• I find it odd some folks on here think housing prices say 175K for place in the mid 90s should still be 175K. Those days are over. Houston is in a correction to catch up to rest of the country. Accept it or not, we are becoming a major urban city.

    And also Texas is part of the new rust belt or America’s factory. We have about a generation of boom before it moves elsewhere and we are left with delepeted and polluted infrastructure. People like Tillman are betting big corporate money on this but most of their families and personnel family wealth is slowly moving out of Texas to areas with higher quality of life expected in the future.

  • Cody: you know more about returns and multifamily investment than I do, but my understanding is that people are making money developing Class ‘A’ apartments; not investing in existing apartments. They’re capitalizing on the delta between what it costs to buy land and build a new complex, and what you can get if you sell a new complex. As you pointed out, the people left holding the properties when the market crashes, are the ones who will lose their shirts. So the goal for these guys is to sell as quickly as possible.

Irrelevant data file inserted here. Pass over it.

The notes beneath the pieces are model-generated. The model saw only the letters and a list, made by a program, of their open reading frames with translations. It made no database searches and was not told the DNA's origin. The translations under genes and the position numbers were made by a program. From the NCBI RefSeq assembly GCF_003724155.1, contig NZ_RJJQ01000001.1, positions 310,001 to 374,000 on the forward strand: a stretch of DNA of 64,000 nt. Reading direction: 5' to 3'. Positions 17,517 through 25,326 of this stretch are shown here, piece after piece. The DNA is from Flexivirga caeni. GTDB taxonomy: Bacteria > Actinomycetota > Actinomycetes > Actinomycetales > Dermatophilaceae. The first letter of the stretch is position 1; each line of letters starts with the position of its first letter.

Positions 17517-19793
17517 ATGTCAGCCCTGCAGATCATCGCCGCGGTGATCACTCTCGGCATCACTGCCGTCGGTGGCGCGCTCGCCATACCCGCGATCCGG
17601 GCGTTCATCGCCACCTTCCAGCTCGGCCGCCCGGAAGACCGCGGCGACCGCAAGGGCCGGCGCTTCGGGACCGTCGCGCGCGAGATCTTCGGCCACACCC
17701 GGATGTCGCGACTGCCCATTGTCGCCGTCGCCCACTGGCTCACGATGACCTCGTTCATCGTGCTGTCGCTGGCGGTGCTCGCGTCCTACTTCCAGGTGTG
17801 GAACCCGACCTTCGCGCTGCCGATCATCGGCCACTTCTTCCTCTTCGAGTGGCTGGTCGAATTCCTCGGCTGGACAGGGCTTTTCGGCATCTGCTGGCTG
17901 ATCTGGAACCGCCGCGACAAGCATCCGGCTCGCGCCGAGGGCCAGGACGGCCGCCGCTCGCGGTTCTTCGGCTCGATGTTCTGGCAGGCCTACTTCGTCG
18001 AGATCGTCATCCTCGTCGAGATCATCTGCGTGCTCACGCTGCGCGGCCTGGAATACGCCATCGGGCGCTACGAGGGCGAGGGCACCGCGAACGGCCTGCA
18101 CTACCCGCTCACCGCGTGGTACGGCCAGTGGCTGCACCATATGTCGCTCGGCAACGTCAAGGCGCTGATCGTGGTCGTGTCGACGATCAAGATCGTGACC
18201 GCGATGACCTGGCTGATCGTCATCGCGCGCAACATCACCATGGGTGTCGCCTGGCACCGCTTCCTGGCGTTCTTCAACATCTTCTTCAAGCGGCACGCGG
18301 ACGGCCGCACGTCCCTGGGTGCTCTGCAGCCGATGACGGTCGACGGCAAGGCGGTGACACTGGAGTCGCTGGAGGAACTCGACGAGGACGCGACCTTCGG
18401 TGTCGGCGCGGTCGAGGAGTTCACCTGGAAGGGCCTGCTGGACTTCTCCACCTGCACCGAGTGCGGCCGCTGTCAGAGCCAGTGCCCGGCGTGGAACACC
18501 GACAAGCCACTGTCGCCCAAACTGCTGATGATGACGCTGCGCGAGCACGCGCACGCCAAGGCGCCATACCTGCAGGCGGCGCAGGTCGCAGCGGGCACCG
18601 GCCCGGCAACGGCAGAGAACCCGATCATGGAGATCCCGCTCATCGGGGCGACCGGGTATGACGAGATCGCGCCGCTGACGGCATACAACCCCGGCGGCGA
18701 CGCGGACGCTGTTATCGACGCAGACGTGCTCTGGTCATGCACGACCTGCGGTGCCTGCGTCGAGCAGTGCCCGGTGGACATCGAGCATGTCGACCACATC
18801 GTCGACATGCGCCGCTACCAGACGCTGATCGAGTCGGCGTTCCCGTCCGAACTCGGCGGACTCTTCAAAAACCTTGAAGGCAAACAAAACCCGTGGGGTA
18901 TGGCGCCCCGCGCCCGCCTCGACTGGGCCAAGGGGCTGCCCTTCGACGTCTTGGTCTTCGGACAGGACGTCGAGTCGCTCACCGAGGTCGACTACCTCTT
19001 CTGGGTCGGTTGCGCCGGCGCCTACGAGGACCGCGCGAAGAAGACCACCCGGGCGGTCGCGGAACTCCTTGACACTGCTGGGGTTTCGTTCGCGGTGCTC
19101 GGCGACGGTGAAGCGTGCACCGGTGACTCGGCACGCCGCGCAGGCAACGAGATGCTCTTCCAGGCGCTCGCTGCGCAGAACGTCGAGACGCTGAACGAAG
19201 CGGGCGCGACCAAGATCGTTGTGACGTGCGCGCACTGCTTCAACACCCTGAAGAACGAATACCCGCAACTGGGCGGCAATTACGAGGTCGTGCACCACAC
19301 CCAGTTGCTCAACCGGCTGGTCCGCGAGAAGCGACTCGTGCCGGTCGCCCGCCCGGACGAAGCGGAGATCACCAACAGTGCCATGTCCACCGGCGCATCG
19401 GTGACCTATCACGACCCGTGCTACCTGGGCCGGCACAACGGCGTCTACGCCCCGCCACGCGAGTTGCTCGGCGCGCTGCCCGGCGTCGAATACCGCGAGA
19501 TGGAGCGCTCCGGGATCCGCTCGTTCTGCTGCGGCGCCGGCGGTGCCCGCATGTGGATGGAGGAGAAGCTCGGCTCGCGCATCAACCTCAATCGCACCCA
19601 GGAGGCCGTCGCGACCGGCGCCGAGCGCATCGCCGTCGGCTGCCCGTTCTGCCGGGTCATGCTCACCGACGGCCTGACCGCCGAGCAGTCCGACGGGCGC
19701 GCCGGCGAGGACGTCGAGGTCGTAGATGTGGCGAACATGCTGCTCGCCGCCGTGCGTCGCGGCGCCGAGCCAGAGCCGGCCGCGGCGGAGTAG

That said, I fear for neighborhoods when the market does crash. Places like Montrose and Midtown (hot Inner Loop neighborhoods) will see rent corrections, and that will actually be a good thing. This might be the case for places like EADO and Eastwood (up and coming Inner Loop neighborhoods). But I am VERY afraid for areas along I-10 and the Energy Corridor. Think about it from a tenant’s standpoint. You live in a new apartment complex out by I-10. The market crashed and you managed to keep your job. Rents come down and you can now get a similar apartment, for the same or less rent, in a better neighborhood (Midtown, Montrose). Thousands of people will be in that situation, and they’ll move. Thousands more will be out of work and leaving anyway. The I-10 corridor, in Tillman Fertitta’s crash scenario, will look like Alief in the late 1980s.

  • Zaw: “My understanding is that people are making money developing Class ‘A’ apartments; not investing in existing apartments… As you pointed out, the people left holding the properties when the market crashes, are the ones who will lose their shirts. So the goal for these guys is to sell as quickly as possible.”

    No disagreement there. The people building know what they’re doing. I’d be afraid to be buying. Again, you’re buying based on rosy projections and those projections still give you a low return (due to perceived safety). Thus any blip and you’re hosed.